Estimated percentage of total food and beverage expenditures on products from disadvantaged businesses, social enterprises, and/or local SMEs:
Does the institution or its primary dining services contractor host low impact dining events or promote plant-forward options?:
A brief description of the low impact dining events and/or plant-forward options:
The primary dining facility on campus offers a "Less Meat Monday" where a majority of the items offered are either vegan or vegetarian. There is usually also one fish (locally sourced whenever available) or chicken dish available - Beef and Pork are not offered on Mondays.
Does the institution or its primary dining services contractor have a vegan dining program that makes diverse, complete-protein vegan options available to every member of the campus community at every meal?:
A brief description of the vegan dining program:
Every outlet on campus has at least one vegan option available for each meal period. These items are usually prepared as part of the meal service, otherwise they are available as alternatives to items offered during a specific meal period - for example vegan pancakes would be prepared on request to replace buttermilk pancakes during a breakfast service.
Each outlet also has vegan grab and go items prepared daily for those students who may not have time to wait for a specially prepared item.
All vegan options are listed on the campus dining website, which provides a menu for each meal period for the week, allowing students to plan out their meal plans ahead of time.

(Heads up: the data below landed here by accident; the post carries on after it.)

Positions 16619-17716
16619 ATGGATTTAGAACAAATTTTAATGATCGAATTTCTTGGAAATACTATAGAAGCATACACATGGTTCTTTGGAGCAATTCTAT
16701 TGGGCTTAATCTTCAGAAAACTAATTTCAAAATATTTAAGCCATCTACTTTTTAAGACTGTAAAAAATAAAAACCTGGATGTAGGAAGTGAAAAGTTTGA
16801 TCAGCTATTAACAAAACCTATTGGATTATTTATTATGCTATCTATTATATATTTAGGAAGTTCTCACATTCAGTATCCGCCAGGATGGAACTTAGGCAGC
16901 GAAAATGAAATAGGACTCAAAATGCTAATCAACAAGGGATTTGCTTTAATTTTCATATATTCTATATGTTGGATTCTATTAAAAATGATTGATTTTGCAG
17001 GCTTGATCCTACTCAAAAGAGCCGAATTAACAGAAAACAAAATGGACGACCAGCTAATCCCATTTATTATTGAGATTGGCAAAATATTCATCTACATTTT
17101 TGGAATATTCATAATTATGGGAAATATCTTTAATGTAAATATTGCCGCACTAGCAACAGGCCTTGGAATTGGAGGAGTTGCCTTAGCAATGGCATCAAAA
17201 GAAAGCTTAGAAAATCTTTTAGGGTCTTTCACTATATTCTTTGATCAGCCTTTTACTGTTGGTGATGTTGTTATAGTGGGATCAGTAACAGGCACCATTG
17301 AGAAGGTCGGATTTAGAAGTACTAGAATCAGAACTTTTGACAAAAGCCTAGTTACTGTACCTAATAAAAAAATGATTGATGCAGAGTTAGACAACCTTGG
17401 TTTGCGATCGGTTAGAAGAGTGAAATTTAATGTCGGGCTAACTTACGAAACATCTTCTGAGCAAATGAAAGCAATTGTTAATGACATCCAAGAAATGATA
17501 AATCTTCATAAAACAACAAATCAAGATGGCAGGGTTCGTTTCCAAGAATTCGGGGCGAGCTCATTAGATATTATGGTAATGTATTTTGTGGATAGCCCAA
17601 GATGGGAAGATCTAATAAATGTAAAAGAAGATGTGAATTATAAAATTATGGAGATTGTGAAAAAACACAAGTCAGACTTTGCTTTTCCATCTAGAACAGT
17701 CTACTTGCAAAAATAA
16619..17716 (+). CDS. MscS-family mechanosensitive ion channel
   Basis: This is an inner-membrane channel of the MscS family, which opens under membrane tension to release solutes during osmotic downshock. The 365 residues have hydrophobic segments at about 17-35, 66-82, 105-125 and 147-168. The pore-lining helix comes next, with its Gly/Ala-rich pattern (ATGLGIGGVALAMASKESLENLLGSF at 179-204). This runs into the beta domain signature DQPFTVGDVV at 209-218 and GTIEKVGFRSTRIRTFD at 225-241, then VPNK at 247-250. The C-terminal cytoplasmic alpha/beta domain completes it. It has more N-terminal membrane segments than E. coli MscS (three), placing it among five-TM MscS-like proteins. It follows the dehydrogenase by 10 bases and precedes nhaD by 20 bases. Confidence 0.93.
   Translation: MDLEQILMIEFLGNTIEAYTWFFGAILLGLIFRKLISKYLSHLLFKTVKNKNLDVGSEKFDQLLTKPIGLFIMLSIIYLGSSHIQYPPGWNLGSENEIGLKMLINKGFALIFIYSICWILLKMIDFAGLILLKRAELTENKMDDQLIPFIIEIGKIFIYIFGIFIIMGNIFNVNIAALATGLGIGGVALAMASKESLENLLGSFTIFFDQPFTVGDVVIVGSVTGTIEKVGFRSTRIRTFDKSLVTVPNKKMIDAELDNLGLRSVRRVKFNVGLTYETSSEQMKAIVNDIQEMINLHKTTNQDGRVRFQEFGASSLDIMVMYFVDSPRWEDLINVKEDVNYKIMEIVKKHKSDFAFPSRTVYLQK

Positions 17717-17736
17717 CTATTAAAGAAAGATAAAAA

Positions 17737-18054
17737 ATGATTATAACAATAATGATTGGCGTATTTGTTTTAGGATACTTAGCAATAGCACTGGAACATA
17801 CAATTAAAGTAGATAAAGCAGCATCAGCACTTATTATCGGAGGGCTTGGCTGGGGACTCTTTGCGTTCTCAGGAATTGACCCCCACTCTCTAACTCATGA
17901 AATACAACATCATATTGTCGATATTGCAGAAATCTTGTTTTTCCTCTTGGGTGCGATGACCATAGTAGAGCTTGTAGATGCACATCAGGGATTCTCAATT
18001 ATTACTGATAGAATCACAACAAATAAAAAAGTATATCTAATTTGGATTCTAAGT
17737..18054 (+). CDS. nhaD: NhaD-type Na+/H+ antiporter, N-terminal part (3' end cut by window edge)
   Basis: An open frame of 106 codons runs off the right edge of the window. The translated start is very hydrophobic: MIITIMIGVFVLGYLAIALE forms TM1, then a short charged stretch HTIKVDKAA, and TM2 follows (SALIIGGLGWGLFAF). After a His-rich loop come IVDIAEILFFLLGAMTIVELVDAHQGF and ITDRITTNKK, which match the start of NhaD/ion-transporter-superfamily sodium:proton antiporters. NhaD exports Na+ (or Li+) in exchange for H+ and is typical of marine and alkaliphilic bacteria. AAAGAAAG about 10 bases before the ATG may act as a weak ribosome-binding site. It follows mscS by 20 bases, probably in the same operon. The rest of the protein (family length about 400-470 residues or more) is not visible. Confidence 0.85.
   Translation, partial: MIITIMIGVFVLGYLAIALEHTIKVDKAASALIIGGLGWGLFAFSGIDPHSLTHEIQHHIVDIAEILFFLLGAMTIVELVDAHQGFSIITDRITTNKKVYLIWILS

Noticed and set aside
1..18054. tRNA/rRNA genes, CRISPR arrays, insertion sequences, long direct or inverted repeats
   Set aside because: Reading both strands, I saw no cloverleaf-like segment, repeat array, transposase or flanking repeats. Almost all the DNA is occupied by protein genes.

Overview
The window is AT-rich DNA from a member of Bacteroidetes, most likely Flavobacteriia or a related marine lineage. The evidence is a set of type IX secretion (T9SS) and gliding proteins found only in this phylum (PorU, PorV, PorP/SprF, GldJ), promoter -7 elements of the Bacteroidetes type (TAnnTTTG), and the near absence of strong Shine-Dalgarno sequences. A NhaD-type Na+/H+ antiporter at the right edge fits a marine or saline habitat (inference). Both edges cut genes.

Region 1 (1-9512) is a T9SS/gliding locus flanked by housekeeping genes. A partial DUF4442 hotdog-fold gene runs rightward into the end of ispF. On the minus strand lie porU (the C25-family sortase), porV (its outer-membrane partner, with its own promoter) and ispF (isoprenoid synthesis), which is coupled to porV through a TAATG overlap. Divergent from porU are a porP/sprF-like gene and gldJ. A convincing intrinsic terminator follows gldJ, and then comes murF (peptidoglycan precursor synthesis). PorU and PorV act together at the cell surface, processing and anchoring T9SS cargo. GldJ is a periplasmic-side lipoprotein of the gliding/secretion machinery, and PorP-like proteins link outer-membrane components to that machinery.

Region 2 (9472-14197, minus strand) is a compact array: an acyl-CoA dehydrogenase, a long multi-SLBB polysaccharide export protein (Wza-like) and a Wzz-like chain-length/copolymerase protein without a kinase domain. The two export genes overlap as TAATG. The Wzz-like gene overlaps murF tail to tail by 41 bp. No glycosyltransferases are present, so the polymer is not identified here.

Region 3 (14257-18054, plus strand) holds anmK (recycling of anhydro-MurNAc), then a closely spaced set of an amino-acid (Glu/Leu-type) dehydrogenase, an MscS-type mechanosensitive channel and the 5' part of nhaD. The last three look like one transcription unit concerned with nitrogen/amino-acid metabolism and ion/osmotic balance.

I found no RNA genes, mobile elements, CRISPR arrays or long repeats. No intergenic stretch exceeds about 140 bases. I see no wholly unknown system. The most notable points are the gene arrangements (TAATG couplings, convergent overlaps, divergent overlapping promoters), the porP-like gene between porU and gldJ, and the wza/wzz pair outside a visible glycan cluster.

Does the institution or its primary dining services contractor inform customers about low impact food choices and sustainability practices through labelling and signage in dining halls?:
A brief description of the sustainability labelling and signage in dining halls:
All local produce offered at our outlets is clearly designated as a locally grown item with the name of the farmer or producer listed. All items served in our dining hall have a complete list of ingredients posted on the serving line, with vegan and vegetarian items each assigned a specific color code for easy identification. Our vegan grab and go offerings are stored in a clearly labeled cooler on the dining service floor. Each item has a brief description and ingredients listed posted.
All of our dining locations also have digital display screens that allow us to feature various slides promoting our local business and food production partners, the campus sustainability department, our OZZIE reusable to go box program, promotional material from our PETA Certification and our Green Restaurant Certifications, as well as promoting local seasonal menu items.
Does the institution or its primary dining services contractor participate in a competition or commitment program and/or use a food waste prevention system to track and improve its food management practices?:
A brief description of the food recovery competition or commitment program or food waste prevention system: